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This is the seventh blogpost in the Data Management series. After having covered basic terminology and key Data Management functions such as Master Data Mangement and Meta Data, we now zoom in on the field of Business Intelligence:
Business Intelligence (BI) is a very broad subject with many different interpretations. In fact, it is hard to conceive a discipline related to data management with a more controversial definition. Following the work of David Loshin, we define Business Intelligence as follows:
The process, technologies, and tools needed to turn data into information, information into knowledge, and knowledge into plans that drive profitable business action. Business intelligence encompasses data warehousing, business analytic tools, and content/ knowledge management
Unfortunately it is often seen as a technical discipline while in fact (as the cited definition shows)it is a set of business capabilities involving things like:
Query, analysis, and reporting activity by knowledge workers to monitor and understand the financial operation health of, and make business decisions about, the enterprise.
Query, analysis, and reporting processes and procedures.
Strategic and operational analytics and reporting on corporate operational data to support business decisions, risk management, and compliance.
The key characteristic for Business Intelligence is that it typically involves aggregated/ historical data. These are often managed from a(n enterprise) data warehouse, abbreviated with EDW, which is a central repository of data which is created by integrating data from one or more disparate sources.
Typically users do not interact directly with this EDW. Instead, specialized environments tailored to specific information needs of end users are built on top of it such as data marts, analytical workspaces, OLAP cubes etcetera.
A data mart is the access layer of the data warehouse environment that is used to get data out to the users. The data mart is a subset of the data warehouse that is usually oriented to a specific business line or team.
One of the interesting aspects of these environments is that they are modeled in different ways, e.g.:
Type of system
Typical ways of modeling
Relational, hierarchical (e.g. XML)
Data Vault, dimensional, normalized
Each of the ways of modeling has their own distinct advantages and disadvantages. Regardless of the way of modeling, just like in Master Data Management (See our previous blogpost in this series) the lineage and flow of data is what’s key.
It should be noted that the field of BI is strongly related to other fields covered in this series:
In Business Intelligence, the adage “garbage in, garbage out” is particularly true. It is often crucial to have historic information of crucial business objects. This puts Master Data Management in the middle of the business intelligence spotlight!
Keeping track of where data comes from, how it was modified (e.g., to clean it or aggregate it in an EDW), who needs it, who is responsible for it etcetera is key for being able to manage and prove the quality of data from intelligence platforms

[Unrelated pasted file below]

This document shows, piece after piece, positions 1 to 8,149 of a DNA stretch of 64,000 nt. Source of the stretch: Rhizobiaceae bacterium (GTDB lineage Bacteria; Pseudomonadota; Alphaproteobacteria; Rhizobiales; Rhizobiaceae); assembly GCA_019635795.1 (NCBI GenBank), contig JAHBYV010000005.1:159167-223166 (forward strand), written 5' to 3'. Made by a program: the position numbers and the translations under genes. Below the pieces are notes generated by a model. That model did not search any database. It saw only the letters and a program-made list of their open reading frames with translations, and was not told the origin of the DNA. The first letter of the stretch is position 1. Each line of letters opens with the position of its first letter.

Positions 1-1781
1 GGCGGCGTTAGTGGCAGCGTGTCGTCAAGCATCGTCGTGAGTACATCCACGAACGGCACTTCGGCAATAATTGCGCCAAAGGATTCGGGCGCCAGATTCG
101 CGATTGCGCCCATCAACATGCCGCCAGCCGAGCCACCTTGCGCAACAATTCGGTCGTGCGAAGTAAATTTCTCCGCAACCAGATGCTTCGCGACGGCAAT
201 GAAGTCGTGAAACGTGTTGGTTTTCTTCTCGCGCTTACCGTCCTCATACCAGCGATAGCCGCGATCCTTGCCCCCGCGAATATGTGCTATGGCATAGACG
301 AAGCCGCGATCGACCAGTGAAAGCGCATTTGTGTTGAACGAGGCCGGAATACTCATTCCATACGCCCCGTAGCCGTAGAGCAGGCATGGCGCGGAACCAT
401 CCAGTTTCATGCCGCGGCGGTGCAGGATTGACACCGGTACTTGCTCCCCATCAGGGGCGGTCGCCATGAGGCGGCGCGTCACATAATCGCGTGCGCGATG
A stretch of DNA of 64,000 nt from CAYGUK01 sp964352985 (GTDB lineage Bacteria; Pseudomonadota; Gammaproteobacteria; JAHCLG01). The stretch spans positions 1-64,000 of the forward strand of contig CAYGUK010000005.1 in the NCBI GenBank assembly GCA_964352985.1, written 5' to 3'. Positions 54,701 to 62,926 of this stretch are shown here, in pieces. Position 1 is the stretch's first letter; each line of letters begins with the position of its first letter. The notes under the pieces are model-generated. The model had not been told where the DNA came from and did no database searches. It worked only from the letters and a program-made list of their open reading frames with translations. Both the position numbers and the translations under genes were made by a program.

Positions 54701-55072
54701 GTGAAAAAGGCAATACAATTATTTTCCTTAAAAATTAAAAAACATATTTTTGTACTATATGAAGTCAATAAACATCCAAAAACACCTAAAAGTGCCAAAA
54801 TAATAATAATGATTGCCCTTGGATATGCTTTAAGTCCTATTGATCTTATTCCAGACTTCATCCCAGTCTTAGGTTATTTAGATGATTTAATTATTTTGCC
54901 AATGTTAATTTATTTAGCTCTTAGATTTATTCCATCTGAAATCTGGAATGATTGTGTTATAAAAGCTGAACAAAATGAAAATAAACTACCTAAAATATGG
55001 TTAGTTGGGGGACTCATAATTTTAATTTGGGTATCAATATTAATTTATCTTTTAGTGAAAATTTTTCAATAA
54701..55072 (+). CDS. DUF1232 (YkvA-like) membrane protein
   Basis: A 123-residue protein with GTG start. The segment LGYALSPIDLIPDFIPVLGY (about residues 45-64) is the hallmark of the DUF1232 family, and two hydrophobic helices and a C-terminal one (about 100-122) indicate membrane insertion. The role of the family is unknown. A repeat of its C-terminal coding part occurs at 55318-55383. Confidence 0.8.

The role of the data steward – the person responsible for data quality frm a business perspective – is equally important for regular systems as it is for Business Intelligence-systems such as an EDW or Data Mart.
In terms of modeling the field of Business Intelligence is not very spectacular. Business Intelligence systems are modeled similar to ‘normal’ systems (i.e., transaction systems such as your favorite ERP or CRM system). That is, we use the ApplicationComponent concept. However, given the relative importance of Business Intelligence-related systems for keeping the enterprise running efficiently and effectively, it makes sense to visualize them differently. Most modern tools like BiZZdesign Architect allows you to either change the shape of a single concept, or use profiles to consistently change the visualization of all concepts that have this profile.
Along the same line of reasoning, it makes sense to distinguish data (historic, aggregated) that comes from Business Intelligence systems from ‘normal’ data using the DataObject concept.
Most of the other relevant aspects are already covered by the modeling aspects for Master Data Management (See our previous blogpost in this series): aggregation of Data Objects in Business Intelligence Systems is done using the AggregationRelation, if necessary with a profile to distinguish it from a regular aggregations.
In terms of communication: many stakeholders prefer tabular / matrix representations of key aspects of a data architecture over graphical models. Most tools allow the generation of matrices. Examples would be:
Show business processes (columns) related to Business Intelligence systems (rows) with names of the Business Intelligence data that is used in the process (DataObject) on the intersection
Similar, but with stakeholders (BusinessRole or BusinessActor) rather than processes on the columns
A data flow matrix, showing how data (DataObject) flows from one system (ApplicationComponent) to another
Remember: modeling is about communication as much as analysis and design!
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